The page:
Why do the prices of some stocks increase even though the companies never give dividends?
When investors buy stock of a company they expect to get returns in two ways, one is as dividends that they receive. The dividends are a portion of the profits earned by the company. The other is a capital gain in the form of an appreciation in the value of the share.
Now, when a company decides not to pay a dividend, the profits that it has made are expected to be reinvested to increase capacity and the total asset value of the company. The share holders would then be able to sell the shares they have at a higher rate in the future.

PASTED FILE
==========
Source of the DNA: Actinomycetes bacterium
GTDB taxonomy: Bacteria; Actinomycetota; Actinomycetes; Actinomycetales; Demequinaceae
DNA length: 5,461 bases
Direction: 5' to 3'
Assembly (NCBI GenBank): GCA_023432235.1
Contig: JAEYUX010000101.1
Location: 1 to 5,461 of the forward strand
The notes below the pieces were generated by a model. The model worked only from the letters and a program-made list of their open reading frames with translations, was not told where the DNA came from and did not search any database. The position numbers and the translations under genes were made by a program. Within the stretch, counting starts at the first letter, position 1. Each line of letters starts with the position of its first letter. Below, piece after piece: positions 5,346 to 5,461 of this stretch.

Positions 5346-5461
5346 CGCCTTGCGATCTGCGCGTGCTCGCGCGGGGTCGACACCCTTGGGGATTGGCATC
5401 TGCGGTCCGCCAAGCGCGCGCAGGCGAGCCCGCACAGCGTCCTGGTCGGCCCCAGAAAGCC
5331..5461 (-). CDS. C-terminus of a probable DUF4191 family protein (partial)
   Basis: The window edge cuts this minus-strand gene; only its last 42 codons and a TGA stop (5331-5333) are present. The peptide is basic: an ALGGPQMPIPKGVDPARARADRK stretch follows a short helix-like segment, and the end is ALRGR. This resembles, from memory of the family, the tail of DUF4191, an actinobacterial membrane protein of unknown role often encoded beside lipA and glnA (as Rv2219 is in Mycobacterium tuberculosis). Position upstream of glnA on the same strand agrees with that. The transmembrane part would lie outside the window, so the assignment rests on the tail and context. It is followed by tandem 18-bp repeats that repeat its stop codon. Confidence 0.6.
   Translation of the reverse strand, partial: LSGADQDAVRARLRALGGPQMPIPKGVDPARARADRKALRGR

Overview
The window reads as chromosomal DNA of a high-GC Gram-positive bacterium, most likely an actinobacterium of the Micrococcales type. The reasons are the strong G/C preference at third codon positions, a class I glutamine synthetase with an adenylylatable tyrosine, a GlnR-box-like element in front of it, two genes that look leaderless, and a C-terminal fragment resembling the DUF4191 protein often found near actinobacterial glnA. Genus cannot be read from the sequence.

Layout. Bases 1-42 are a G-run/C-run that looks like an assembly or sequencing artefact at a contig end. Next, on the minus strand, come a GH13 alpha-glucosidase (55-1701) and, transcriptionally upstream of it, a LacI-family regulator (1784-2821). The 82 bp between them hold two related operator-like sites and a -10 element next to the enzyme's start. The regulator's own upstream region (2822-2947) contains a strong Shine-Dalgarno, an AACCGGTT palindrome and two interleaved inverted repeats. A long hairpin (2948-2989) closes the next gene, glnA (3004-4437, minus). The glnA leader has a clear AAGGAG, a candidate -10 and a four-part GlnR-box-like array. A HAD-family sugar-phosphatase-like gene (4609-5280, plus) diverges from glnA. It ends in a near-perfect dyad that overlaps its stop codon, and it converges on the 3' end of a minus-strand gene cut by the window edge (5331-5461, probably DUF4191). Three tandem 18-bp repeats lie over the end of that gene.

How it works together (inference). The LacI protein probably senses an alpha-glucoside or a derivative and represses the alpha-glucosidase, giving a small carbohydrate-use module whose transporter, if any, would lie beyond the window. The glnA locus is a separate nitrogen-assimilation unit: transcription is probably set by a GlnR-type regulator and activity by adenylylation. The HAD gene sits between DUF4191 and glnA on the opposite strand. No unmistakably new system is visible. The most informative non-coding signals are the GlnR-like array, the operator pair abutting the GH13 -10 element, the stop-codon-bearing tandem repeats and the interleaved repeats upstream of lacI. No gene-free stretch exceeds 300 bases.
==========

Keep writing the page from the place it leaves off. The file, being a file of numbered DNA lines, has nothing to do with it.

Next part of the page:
By not giving dividends the company uses the funds saved to increase its value and in that way increases the price of the assets with its shareholders.
A classic example of a company that pays no dividends is Google Inc. The company came out with their IPO at $85 per share in 2004, presently the share price of Google is around $500 and they have never paid any dividends, because dividends are not directly related to stock price.